Senior executives at Munich Re have warned that the re/insurance industry “might lose relevance” if it doesn’t find ways to meet the growing demand for cyber cover with new products and services.
Speaking at the reinsurer’s 2022 RVS briefing in Monte Carlo this week, CEO of Reinsurance Torsten Jeworrek noted that there is still “strong demand” in the cyber market, despite a lack of available capacity.
He added that Munich Re’s performance in “all years” with cyber has been “very good” and that the sector continues to offer extremely attractive growth prospects.
Analysts at the firm expect the worldwide cyber market to grow from $10 billion as at the end of 2021 to around $22 billion in the next four years.
“That is not surprising at the end of the day because the more we are in the digital environment, be it internet businesses, be it real assets and machines and everything, the more that all depends on digital information and business models to model risk,” Jeworrek told attendees at the Monaco conference.
“It’s important to the manufacturers and to the customers,” he added. “So the demand is there.”
Munich Re’s leadership did, however, note that their positive experience does not necessarily reflect the broader market experience, as players have withdrawn capacity only following an increase in losses and poor results.
With prices now soaring as a shrinking supply of coverage fails to meet the growing demand, the United States continues to be viewed as the most important cyber market, although the executives did acknowledge that other markets such as Europe and Asia are “catching up.”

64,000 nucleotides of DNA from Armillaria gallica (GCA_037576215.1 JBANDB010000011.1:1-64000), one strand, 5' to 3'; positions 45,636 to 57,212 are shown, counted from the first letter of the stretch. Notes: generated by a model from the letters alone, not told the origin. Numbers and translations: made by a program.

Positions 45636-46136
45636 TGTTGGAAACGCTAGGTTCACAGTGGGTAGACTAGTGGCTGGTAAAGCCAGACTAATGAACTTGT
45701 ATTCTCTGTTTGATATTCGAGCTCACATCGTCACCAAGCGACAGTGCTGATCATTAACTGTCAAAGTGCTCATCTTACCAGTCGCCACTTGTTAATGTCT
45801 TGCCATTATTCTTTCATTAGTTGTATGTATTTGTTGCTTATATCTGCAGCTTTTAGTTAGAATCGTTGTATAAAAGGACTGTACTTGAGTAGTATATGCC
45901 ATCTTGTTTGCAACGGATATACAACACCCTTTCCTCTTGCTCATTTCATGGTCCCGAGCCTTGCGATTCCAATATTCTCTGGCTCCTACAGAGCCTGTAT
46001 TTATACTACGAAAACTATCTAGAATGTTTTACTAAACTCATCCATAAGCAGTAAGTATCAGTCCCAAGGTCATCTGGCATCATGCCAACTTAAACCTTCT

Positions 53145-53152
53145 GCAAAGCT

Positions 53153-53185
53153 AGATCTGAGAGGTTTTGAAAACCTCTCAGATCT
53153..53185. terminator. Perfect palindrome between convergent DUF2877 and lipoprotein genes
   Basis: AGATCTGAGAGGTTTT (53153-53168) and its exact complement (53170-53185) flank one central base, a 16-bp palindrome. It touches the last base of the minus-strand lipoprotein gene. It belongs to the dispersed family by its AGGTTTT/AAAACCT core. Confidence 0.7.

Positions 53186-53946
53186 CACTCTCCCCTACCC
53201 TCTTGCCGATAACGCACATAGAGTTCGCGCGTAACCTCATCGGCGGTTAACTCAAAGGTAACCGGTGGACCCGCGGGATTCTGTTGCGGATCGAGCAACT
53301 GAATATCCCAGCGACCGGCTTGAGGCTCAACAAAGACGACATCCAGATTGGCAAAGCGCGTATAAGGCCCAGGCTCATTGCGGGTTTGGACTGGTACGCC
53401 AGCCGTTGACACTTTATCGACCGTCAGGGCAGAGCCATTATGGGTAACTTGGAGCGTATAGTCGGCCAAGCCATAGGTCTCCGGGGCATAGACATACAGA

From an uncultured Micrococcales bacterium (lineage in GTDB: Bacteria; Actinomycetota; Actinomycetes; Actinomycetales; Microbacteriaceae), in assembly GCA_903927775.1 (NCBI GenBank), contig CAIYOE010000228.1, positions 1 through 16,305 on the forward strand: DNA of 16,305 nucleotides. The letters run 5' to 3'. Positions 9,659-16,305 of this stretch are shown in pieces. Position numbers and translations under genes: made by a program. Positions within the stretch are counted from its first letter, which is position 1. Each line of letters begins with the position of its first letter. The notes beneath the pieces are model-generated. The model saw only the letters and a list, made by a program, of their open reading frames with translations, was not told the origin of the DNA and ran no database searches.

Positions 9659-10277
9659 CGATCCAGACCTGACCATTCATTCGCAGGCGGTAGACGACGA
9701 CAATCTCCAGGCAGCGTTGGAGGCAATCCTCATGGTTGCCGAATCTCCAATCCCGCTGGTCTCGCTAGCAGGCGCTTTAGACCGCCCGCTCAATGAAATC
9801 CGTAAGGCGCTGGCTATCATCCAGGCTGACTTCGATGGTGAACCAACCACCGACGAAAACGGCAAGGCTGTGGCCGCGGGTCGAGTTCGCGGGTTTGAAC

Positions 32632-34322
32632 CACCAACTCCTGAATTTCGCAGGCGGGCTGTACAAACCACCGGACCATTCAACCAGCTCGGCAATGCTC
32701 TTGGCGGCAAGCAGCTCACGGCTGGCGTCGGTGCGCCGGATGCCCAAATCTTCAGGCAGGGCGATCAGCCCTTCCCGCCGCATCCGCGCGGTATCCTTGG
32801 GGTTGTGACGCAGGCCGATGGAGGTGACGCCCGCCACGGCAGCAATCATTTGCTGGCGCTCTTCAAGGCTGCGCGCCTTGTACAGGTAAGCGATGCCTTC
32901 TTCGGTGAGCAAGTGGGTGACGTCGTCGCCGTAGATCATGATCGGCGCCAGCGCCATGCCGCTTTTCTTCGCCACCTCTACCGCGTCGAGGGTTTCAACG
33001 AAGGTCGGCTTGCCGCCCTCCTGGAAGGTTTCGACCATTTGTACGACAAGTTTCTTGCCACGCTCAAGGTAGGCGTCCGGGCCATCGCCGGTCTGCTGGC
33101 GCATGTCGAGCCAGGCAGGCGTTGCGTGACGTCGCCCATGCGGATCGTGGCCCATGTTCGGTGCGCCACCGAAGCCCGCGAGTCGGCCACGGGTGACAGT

On Munich Re’s position in the market going forward, Jeworrek explained: “We have always we always said we want to develop that market with good underwriting expertise, with good cooperations, and with tech companies.”
“You need a lot of tech insight and know how to understand the development of cyber risk, because that is not a long-term business in terms of the risk which remains unchanged,” he continued. “The cyber risk changes every minute, every day. And we have to understand that we want to be a technical, conservative and good underwriter.”
Jeworrek also asserted that Munich Re has “an ambition to develop that market” and has accordingly invested heavily into its technical capabilities and expertise on the cyber front.
“We have more than 100 cyber underwriter who are specially trained and a lot of relationships with tech companies also,” he reported. “So we feel quite good. But again, pricing and technical understanding and underwriting quality is a must for us.”
During the same Monte Carlo briefing, Jeworrek also addressed the challenges facing Munich Re and the wider reinsurance industry as it heads into the critical 1/1 renewal period and said that Munich Re has no ambition to shrink its capacity on offer despite the “highly uncertain” market environment.